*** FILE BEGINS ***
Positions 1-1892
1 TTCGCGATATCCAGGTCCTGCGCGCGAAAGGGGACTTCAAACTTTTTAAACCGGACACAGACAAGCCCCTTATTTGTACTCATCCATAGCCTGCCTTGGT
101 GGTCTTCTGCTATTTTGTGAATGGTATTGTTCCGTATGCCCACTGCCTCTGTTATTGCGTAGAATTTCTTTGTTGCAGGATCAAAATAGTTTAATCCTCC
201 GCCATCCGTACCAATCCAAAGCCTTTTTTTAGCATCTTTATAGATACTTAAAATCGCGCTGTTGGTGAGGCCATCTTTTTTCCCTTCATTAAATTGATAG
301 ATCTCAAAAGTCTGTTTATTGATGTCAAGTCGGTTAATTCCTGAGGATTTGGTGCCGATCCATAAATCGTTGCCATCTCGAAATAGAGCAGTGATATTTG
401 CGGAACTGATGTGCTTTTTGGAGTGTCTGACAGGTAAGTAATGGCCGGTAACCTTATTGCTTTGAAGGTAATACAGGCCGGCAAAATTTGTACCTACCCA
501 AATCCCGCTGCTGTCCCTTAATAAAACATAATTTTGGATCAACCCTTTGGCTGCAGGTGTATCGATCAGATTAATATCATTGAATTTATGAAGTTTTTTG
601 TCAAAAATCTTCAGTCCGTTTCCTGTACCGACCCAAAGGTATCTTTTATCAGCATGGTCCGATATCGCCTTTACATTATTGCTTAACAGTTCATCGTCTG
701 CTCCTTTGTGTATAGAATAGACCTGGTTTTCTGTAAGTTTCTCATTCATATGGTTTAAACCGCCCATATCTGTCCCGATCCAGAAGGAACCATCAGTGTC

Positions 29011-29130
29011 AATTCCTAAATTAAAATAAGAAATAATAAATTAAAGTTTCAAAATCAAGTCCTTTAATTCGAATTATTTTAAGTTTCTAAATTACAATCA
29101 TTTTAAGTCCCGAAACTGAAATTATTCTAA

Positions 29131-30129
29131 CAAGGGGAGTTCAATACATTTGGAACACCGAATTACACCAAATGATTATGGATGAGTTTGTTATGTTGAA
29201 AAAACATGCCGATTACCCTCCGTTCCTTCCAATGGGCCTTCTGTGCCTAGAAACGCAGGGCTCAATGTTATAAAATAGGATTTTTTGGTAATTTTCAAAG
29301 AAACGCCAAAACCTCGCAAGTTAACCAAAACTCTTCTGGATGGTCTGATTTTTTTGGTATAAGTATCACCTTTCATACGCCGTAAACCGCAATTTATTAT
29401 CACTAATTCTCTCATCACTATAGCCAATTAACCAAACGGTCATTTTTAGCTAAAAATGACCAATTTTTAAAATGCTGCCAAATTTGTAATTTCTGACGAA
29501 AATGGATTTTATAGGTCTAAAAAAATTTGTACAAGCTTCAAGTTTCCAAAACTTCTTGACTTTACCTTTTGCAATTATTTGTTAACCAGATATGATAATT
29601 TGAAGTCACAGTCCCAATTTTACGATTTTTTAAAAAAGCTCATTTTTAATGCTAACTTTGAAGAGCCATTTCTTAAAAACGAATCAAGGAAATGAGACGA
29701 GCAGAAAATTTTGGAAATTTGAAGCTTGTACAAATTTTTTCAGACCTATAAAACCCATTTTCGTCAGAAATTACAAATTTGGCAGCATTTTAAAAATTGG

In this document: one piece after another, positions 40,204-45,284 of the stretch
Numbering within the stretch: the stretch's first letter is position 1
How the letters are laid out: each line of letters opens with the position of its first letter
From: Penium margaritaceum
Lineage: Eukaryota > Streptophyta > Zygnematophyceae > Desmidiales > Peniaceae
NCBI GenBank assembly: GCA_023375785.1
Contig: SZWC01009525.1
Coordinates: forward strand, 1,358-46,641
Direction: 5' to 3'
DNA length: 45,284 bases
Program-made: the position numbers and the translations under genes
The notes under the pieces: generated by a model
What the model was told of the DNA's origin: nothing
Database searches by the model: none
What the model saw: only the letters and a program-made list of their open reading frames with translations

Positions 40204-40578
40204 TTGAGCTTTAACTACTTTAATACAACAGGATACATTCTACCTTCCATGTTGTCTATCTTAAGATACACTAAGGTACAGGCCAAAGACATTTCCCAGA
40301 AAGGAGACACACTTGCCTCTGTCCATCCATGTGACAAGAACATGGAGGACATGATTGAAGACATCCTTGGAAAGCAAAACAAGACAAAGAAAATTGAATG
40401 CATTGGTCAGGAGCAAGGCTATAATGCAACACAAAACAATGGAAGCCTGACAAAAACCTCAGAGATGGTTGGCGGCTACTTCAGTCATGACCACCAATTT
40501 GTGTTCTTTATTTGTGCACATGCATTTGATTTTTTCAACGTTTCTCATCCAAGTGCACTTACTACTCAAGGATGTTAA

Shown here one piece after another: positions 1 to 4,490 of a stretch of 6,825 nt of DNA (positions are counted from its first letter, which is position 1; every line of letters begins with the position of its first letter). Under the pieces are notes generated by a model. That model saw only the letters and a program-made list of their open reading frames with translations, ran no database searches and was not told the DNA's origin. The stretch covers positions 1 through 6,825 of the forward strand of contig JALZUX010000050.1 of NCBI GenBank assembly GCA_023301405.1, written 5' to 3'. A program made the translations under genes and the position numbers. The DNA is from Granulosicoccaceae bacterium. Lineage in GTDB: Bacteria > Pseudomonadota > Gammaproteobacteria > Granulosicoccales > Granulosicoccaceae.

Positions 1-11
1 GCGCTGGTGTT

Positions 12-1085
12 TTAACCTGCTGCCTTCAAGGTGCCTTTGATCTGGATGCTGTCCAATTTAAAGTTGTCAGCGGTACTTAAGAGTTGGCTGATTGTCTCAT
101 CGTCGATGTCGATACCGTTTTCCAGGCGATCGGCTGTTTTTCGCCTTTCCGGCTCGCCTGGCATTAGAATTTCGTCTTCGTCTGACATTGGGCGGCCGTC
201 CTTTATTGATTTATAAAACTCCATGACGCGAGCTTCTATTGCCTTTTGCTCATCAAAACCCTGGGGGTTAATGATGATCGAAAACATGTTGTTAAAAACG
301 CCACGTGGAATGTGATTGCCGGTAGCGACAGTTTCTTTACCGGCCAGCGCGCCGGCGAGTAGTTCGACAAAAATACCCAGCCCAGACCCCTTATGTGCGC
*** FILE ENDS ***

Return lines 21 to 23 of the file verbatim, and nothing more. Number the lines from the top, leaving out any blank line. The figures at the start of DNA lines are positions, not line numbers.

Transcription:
In this document: one piece after another, positions 40,204-45,284 of the stretch
Numbering within the stretch: the stretch's first letter is position 1
How the letters are laid out: each line of letters opens with the position of its first letter